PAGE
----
How to make 16.28% annually without risk

BEING A TAX GUY, the most common questions I get from owners of privately held businesses are about estate planning transferring their business and wealth to the next generation. The second most common question is what to do with their money. I feel sorry for them sometimes. These guys make a bunch of money running their businesses and then lose it in the market. The stock market is uncertain. Often

BEING A TAX GUY, the most common questions I get from owners of privately held businesses are about estate planning — transferring their business and wealth to the next generation. The second most common question is what to do with their money. I feel sorry for them sometimes. These guys make a bunch of money running their businesses and then lose it in the market.

The stock market is uncertain. Often net losses exceed net gains. So-called traditional safe investments — CDs, treasury bonds, municipal bonds and the like — offer only paltry returns.

Is there an investment that can match the potential high returns of successful stock market investors, yet has the prime characteristic (no-risk) of traditional safe investments? Yes!

Chances are you have never heard of this investment. Life settlements are sometimes called senior life settlements and often called a transferable insurance policy or TIP. The best way to understand how a TIP (TIPs is plural) works is by an example.

To start off with, the owner of an insurance policy has to be 65 or older and the value of the insurance policy has to be more than $200,000.

Joe, 68, owns a life insurance policy with a $500,000 death benefit and a $ 60,000 cash surrender value. Joe would like to stop paying premiums. Of course, he can cancel the policy and get the $60,000 CSV from the insurance company.

But Joe isn't happy with the $60,000 and wants to get more. There are brokers and investments groups who put together TIPs. They'll examine Joe's application, especially his medical history, and try to figure his life expectancy.

That affects how much the investors will pay Joe for his policy. The period should be four to six years; the shorter the better for the investors.

An investor (really a group of investors) buys Joe's policy for $150,000, paid in cash to Joe immediately. The investors now own the policy. The investors will receive the $500,000 death benefit when Joe dies. The investment group makes a $350,000 profit, minus whatever they have to pay later in premiums to keep the policy active.

Let's say you are one of the investors. You invest $100,000. You will wind up with a diversified portfolio of TIPs. One of the TIPs will be a fractional interest in Joe's $500,000 policy, say 3%, or $15,000.

Joe's TIP will pay you exactly $15,000 (includes your principal — amount invested — and profit) when Joe dies.

The insurance companies love people like Joe when they terminate their policies, and why not? Statistically, the insurance companies know that 92% of insurance policies will be terminated and never have to pay off. The insurance company pays a mere $60,000 for the CSV and is off the hook for a $500,000 death benefit.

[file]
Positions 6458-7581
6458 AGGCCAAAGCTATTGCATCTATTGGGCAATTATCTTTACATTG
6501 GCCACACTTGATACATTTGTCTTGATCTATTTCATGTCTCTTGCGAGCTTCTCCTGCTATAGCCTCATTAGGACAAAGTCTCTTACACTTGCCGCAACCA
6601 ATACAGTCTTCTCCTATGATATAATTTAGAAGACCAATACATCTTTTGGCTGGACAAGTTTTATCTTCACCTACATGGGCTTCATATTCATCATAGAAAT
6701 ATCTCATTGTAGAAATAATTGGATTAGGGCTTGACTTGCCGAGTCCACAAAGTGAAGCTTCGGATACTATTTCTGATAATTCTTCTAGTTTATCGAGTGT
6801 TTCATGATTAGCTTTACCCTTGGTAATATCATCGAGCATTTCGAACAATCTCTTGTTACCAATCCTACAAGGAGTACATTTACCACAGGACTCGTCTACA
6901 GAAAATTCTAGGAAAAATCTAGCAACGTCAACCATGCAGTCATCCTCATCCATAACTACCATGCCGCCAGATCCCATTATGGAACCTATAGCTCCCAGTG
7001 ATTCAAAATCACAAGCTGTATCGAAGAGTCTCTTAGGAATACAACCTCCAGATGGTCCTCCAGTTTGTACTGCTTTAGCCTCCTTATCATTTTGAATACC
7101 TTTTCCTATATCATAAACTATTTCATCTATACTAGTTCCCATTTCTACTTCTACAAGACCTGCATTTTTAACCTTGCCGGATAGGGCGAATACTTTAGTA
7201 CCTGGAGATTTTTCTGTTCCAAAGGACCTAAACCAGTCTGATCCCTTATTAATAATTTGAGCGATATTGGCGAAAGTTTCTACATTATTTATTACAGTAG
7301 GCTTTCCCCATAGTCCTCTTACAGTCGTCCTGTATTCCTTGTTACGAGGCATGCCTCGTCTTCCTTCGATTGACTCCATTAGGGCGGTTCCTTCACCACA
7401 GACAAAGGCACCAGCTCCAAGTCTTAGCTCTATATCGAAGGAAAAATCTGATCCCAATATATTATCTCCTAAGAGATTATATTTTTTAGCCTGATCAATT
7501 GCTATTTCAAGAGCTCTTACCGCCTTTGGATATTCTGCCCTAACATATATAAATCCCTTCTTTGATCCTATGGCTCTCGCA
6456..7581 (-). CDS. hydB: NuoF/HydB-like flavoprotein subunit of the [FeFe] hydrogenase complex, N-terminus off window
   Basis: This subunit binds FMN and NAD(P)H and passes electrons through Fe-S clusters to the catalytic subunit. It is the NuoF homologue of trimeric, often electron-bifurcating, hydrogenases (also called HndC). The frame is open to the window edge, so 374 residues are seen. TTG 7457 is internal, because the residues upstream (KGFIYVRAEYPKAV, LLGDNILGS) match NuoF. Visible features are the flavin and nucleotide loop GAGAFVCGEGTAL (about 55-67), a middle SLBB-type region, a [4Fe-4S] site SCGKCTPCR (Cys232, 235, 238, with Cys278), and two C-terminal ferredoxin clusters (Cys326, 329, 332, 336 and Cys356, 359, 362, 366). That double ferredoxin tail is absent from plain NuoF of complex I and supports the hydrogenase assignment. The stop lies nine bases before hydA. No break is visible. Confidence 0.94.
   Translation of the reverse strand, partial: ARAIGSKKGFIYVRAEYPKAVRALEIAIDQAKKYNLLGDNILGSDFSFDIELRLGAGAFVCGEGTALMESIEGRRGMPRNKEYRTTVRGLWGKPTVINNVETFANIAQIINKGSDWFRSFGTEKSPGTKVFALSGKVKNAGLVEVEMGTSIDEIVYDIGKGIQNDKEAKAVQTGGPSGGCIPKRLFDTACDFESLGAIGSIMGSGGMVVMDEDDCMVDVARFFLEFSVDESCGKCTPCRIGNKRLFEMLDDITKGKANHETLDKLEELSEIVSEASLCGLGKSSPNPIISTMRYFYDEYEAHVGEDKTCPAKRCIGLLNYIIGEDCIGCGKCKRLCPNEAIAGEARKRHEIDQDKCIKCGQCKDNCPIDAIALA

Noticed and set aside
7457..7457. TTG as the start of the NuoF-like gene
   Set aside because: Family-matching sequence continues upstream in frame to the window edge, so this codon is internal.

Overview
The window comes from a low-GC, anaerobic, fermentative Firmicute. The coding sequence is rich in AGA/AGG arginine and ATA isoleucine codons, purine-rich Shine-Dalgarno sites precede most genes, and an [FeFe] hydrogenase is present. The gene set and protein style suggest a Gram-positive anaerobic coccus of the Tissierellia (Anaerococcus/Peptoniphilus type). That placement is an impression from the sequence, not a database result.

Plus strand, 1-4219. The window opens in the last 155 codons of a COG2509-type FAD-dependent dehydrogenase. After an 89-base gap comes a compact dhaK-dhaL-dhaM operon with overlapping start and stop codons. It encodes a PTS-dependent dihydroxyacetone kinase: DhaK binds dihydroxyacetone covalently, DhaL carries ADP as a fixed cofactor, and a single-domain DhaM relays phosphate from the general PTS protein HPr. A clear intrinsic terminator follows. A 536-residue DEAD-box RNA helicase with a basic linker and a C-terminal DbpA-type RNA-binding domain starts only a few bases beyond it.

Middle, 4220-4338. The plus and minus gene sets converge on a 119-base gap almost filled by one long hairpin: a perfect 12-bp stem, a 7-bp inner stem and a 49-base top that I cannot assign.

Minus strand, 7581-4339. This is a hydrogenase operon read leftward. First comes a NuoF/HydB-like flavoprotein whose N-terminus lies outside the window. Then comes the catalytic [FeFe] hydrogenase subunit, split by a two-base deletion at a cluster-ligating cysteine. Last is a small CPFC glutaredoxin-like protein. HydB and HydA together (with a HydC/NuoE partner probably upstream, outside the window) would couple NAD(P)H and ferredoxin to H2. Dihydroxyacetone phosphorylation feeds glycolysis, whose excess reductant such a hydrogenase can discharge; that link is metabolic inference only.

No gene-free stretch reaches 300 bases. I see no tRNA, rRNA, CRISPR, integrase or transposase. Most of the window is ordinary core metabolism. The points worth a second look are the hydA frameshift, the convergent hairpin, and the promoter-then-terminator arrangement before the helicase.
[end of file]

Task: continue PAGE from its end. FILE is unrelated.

Insurance companies, on the other hand, hate TIPs. Terminated policies are highly profitable for insurance companies. Of course, they want to keep the entire life-settlement industry a secret. Why? Because investors — like you — now have found a simple and easy way to help the Joes of the world and at the same time stand tall in the profit shoes of the insurance companies. Neat!

As a TIP investor you can enjoy:

  • An average rate of return of 16.28% per year;
  • Not worrying about the market being volatile or whether it goes up or down;
  • The guaranteed return of your principal, as well as your profit; and
  • Best of all, keep 100% of the profit because there are no fees or costs when you buy a TIP.

What are the tax consequences of your TIP profits? There are only two simple rules: The tax on your profit is deferred until you actually receive your principal and profit, and your profit is taxed as ordinary income.

Even the big-hitter investors are buying life settlements. Following is a quote from the May 18, 2005, issue of the Wall Street Journal headlined, "Moving the Market ...":

"AIG [American International Group, the insurance giant] has bought less than 1,500 policies since 2001. ... A few years ago, Berkshire Hathaway, the investment vehicle of billionaire investor Warren Buffett, began buying life settlements, according to securities filings."

Ask your professional adviser to check out senior settlements for your own personal investments and qualified plan funds.

The company offering the senior settlements/TIPs discussed in this column is a public company, trading on the NASDAQ. The average rate of return on investments has been 16.28% per year throughout the company's 14 years of operating history.

If you want to make a killing on your investments, this is not for you. But if a set rate of return, with no market risk is of interest to you (or your IRA, 401[k] or other qualified plan), fax me (847/674-5299) your name, address, phone numbers (business/home/cell) and estimated amount to invest (the minimum is $50,000).

Irving Blackman is a partner in Blackman Kallick Bartelstein, 10 S. Riverside Plaza, Suite 900, Chicago, IL 60606; tel. 312/207-1040, or via e-mail at [email protected]

TAGS: Taxes